The Woodmans (C. Scott Willis, 2010)

| May 20, 2012

Reviewed by Mary Schuler DeWitt

The Woodmans is an independent film about a family of artists. Beth is an established sculptor, George is a painter and photographer, and their son Charly is an electronic artist. The movie centers around their life as artists and exhibits their artistic works to the audience.

It also focuses on the loss of Francesca Woodman (daughter of Beth and George and sister of Charly) who was a photo-grapher and whose works are now becoming increasingly significant. Unfortunately, Francesca’s life was cut short in 1981 when she committed suicide by jumping out the window of her studio in New York City at the young age of 22.

The film features interviews with Beth, George, and Charly that help the viewer gain a sense of what it means to be an artist producing art as a living.  Beth and George emphasize that they raised their children in an artistic environment. Beth is shown constantly creating her works of pottery. In one scene she speaks about expecting her first child while rolling a ball of clay – drawing the parallel between making art and having children, showing the importance of both for Beth. Then there is George, who was known as a painter but over time became more interested in photography, perhaps motivated by his mourning of Francesca.. Whether or not art has a genetic component remains questionable, but it is clear that, based on Beth and George’s passion for art, Francesca and Charly both grew up with a great knowledge of art and a respect for the trade.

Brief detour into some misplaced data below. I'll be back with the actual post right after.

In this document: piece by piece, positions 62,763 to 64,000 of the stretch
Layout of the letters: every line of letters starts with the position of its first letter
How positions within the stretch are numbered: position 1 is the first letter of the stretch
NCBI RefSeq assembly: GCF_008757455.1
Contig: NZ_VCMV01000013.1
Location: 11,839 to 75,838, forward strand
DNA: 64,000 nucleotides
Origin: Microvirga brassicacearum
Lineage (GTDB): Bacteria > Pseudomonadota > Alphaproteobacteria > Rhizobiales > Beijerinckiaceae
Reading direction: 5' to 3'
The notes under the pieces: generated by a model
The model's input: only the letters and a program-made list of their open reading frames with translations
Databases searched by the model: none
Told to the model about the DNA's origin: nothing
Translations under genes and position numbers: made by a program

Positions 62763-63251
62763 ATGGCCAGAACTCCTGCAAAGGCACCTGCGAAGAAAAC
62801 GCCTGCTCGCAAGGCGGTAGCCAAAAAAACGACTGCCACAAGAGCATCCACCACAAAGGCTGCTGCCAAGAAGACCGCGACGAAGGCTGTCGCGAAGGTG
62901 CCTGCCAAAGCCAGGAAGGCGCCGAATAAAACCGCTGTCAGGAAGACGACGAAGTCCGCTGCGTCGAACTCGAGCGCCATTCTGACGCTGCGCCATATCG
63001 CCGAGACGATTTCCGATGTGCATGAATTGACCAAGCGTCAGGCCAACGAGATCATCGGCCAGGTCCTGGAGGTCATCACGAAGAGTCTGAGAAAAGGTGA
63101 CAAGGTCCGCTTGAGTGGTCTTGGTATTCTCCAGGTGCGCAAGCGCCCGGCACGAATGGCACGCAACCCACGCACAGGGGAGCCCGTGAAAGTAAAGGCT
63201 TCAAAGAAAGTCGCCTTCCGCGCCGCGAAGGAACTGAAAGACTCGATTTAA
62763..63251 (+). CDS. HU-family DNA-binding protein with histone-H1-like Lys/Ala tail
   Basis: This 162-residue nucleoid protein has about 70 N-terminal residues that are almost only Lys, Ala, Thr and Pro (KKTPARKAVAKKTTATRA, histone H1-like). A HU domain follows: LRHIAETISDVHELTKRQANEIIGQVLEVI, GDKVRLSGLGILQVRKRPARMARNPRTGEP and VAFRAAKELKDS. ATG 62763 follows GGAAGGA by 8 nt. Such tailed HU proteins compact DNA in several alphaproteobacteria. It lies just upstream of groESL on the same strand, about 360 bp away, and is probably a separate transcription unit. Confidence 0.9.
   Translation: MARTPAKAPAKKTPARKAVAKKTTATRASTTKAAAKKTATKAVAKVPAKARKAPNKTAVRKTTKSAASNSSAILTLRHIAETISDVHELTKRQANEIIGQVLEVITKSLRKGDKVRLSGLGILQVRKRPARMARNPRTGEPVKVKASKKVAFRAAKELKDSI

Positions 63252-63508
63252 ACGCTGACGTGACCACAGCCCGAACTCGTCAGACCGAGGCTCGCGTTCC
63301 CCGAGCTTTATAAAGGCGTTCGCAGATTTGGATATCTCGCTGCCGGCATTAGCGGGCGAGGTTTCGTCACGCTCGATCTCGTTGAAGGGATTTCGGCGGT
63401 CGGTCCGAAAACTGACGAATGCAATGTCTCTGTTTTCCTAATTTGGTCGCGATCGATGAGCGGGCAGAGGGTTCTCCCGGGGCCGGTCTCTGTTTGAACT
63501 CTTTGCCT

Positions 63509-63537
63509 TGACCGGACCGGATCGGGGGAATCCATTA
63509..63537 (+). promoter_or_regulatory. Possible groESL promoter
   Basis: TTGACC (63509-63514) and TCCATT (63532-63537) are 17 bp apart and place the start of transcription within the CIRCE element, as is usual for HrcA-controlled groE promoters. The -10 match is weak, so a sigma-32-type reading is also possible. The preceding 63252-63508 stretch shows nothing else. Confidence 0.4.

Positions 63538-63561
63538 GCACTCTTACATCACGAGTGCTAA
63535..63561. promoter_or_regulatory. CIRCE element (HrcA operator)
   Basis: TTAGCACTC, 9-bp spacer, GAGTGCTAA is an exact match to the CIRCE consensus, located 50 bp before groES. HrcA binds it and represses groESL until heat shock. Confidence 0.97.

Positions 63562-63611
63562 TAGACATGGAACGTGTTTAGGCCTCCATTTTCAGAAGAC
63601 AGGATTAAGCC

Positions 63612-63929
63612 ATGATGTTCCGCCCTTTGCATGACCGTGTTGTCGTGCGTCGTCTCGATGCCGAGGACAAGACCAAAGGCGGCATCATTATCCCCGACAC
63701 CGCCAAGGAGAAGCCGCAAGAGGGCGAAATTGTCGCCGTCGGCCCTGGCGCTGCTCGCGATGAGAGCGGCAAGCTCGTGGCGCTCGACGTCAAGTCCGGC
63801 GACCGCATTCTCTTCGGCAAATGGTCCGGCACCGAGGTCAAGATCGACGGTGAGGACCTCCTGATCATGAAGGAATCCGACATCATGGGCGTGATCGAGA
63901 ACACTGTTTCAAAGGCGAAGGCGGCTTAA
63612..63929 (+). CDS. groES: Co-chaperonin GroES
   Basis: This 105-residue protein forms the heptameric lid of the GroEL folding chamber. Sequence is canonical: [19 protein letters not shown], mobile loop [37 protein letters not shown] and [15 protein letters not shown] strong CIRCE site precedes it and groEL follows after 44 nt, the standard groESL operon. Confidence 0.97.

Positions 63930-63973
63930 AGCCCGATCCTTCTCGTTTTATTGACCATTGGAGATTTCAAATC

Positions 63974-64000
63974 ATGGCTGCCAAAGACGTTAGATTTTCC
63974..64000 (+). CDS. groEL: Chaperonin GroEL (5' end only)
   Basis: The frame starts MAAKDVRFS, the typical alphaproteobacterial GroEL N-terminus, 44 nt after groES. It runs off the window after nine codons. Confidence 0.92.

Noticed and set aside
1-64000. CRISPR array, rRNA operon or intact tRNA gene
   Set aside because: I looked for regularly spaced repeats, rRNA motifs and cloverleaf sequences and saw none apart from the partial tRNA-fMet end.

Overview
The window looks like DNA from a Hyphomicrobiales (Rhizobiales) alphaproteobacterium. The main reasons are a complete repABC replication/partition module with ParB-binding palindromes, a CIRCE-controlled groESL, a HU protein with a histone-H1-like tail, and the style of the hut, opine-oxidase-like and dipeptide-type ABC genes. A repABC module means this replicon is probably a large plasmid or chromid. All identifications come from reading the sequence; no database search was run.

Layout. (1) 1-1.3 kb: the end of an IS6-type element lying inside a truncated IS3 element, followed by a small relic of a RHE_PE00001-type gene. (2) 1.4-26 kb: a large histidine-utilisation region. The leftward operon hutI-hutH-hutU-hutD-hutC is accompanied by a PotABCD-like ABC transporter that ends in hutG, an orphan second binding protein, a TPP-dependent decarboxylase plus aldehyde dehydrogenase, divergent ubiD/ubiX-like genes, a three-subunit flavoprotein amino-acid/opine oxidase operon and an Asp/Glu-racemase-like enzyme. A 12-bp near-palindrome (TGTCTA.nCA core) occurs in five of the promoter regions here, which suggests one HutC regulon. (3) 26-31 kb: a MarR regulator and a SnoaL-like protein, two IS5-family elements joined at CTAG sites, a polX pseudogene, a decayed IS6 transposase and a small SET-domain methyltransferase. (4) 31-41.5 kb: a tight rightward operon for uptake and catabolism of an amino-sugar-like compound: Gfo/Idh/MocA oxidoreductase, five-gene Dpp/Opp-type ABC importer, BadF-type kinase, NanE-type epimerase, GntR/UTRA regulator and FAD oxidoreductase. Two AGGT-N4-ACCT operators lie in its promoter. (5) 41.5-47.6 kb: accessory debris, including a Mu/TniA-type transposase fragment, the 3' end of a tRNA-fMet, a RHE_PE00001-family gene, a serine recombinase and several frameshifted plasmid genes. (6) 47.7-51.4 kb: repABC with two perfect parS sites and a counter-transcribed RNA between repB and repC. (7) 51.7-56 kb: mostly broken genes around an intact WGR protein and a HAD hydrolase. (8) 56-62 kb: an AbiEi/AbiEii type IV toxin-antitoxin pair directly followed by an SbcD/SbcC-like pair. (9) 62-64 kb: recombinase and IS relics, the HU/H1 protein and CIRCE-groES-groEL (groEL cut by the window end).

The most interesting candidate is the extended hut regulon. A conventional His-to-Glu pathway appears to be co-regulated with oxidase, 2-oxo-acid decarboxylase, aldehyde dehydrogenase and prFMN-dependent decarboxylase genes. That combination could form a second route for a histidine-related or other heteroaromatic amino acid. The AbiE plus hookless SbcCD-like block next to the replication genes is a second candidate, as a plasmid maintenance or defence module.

As the film progresses, the audience follows the life of Francesca from her childhood up to her suicide. According to family and close friends she was prone to what seemed like anxiety and depression which may have contributed to her taking her own life. At the time of her death many did not realize the contribution her black anda white portraiture would make to the art world. She is considered by many to have been an artistic prodigy. Prior to her death she was working on a publication titled, Some Disordered Interior Geometries (see Google Images under that title).

The film proves that life does go on and that, no matter how painful, one must make the best out of the tragedy with what one was given.